(NaturalNews) Official data reported at the National Conference on Radiation Control shows that the U.S. has been experiencing a huge spike in radiation from Fukushima. Levels are considered to be far exceeding the federal regulatory limit, with nearly 1,000 times the normal amount of alpha particles recorded, including plutonium.(1)
Data analysis of Californian air samples, taken seven weeks after Fukushima began to release radiation in 2011, shows gross alpha activity of 200 femtocuries per cubic meter, which is 790 times the normal levels experienced in the state.
The radiation is not just limited to air pollution, and there are thought to be 110 sites off the American Pacific Coast that have been contaminated by leaks of radiation into water systems.
The dangers of alpha radiation
Alpha radiation is thought to be the least dangerous form of radiation when compared with beta and gamma rays – with even simple clothing stopping the alpha particles from reaching the body. However, alpha particles become extremely dangerous when ingested or inhaled. If you’re fortunate and only consume small doses, you may not show any symptoms. However, many people who are exposed suffer radiation sickness including nausea, vomiting, headaches and fatigue.
If you ingest large quantities of alpha particles by either drinking contaminated water or breathing polluted air, you are at high risk of developing cancerous cells, with many lung cancer cases being directly related to radioactive air pollution.(2)
The Fukushima disaster
Following a major earthquake in March 2011, a 15-meter-high tsunami hit Japan, disabling the power supply of the Fukushima plant and damaging the reactors. This caused a nuclear catastrophe, with all three cores melting in the first three days after the tsunami.(3)
This accident rated 7 on the INES scale due to the extremely high levels of radioactive releases, and four reactors were totally written off due to the damage. The main concern at the time was stabilizing the remaining three reactors with water – which took approximately two weeks.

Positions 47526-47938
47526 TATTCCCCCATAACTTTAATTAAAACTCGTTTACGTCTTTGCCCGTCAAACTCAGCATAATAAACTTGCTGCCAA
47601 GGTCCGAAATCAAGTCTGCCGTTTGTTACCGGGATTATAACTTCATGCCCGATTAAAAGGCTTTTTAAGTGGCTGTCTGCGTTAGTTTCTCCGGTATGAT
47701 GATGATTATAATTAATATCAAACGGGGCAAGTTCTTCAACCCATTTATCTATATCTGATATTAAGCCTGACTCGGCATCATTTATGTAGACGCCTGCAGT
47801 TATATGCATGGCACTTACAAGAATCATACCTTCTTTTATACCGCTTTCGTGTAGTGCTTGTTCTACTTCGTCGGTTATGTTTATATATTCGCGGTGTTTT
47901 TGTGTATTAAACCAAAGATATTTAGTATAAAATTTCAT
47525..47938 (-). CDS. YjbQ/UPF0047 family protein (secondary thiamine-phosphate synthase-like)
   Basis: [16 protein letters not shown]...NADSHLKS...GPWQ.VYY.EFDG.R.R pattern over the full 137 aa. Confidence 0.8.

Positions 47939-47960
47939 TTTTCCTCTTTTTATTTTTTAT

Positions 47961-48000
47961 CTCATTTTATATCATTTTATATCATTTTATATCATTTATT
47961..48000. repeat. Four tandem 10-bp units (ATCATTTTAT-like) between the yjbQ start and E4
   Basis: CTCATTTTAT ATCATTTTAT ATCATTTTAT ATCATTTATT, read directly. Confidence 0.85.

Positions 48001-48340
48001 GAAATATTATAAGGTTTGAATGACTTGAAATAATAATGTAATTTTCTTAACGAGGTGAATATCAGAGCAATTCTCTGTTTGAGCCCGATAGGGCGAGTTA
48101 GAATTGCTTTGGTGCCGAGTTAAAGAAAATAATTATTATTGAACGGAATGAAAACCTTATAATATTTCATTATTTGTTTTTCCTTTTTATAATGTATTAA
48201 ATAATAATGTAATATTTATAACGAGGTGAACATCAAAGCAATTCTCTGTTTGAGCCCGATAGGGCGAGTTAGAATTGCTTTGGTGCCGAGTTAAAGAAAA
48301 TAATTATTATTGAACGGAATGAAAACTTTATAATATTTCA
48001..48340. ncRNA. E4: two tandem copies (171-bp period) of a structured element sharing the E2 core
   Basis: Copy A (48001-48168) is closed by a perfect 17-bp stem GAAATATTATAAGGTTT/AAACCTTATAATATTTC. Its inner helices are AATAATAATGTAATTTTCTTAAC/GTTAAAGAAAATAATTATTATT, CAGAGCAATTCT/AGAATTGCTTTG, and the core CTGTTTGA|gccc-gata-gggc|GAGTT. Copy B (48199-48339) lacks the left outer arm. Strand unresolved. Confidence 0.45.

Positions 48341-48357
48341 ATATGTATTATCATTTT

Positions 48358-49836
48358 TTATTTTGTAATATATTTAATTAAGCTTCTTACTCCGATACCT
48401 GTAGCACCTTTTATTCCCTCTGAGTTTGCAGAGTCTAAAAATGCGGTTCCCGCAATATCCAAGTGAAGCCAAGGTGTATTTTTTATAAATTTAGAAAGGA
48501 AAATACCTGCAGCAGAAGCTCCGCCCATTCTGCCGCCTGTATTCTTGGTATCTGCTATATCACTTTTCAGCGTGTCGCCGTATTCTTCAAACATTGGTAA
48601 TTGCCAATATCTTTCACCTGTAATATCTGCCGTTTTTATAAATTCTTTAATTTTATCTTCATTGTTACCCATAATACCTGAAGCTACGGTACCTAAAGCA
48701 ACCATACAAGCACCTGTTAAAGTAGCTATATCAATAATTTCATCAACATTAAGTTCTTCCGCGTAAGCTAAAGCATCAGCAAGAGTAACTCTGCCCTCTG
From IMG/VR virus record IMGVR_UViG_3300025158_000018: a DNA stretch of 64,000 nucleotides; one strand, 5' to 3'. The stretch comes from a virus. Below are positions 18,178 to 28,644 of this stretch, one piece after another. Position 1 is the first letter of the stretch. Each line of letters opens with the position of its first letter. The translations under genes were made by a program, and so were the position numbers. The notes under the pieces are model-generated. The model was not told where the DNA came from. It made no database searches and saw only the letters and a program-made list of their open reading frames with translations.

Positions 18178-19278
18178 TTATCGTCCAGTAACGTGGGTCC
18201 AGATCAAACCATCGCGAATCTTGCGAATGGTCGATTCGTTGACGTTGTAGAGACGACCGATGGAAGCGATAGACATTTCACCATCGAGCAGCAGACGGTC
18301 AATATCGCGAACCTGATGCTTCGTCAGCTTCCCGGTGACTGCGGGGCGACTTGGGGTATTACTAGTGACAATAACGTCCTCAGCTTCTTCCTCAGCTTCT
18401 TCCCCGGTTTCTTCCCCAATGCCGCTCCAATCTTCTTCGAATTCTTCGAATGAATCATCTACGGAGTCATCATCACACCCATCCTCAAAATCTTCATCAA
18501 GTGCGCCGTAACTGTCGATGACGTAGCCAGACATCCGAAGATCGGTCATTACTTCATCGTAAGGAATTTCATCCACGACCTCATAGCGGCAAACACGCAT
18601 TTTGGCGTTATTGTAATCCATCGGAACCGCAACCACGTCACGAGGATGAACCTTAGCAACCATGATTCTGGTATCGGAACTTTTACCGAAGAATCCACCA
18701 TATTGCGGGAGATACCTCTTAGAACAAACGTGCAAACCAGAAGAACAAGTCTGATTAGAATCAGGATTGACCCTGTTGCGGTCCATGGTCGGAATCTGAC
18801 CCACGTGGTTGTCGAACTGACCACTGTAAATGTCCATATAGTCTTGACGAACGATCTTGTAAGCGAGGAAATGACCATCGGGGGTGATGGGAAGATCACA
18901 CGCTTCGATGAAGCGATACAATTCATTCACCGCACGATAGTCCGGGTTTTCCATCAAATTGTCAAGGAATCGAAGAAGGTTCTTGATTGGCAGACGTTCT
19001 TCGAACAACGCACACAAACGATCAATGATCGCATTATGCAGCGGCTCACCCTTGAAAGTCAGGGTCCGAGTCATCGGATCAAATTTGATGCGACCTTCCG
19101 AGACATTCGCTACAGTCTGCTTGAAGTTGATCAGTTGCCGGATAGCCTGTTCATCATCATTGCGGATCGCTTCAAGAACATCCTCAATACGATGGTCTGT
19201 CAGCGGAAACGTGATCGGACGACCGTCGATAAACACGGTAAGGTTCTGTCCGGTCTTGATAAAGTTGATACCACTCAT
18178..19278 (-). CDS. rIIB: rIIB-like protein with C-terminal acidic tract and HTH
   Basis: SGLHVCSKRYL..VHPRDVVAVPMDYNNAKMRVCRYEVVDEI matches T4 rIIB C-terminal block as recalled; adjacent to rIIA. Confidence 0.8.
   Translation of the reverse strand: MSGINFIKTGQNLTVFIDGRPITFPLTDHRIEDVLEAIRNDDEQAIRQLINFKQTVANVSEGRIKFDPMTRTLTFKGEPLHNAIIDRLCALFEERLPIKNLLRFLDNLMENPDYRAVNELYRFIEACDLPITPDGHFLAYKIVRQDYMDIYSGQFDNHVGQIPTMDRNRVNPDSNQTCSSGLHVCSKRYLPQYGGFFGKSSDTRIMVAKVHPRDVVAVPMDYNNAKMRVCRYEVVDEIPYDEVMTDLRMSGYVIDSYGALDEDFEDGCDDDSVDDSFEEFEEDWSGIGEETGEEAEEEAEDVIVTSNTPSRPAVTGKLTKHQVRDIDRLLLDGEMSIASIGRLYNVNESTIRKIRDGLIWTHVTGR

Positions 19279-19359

Apart from the cooling, the other very important ongoing task was to prevent the release of radioactive materials – particularly from contaminated water which leaked from the units. The plant went into an official “cold shutdown condition” in December 2011.
But just how far did the radiation travel and could the U.S. be in danger, despite being so far from the source?
How far can radiation travel?
The distance that radiation can travel depends entirely upon the type of the radiation and its ability to penetrate other materials. According to the United States Nuclear Regulatory Commission, alpha and beta particles aren’t able to travel particularly far, whereas gamma rays, X-rays and neutrons travel a significant distance and are difficult to block.(4)
According to the U.S. Nuclear Regulatory Commission, if you live within 50 miles of a normal, functioning nuclear power plant you, will receive an average radiation dose of approximately 0.01 millirem per year, although much of that actually comes in just a few massive doses throughout the year. However, the huge spikes seen in the U.S. caused by Fukushima show that nuclear waste spreads fast and far through the air and ocean currents.(5)
The spike reported at the National Conference for Radiation Control is very concerning, showing that time and distance do nothing to stop the spread of radiation from nuclear disasters. Scientists need to closely monitor contamination levels across the Pacific, with the amount of radioactive material appearing on the Pacific Coast on the rise.(6)
It is likely that we will see a variety of health problems emerging over the coming years that can be related to this radiation spike from Fukushima.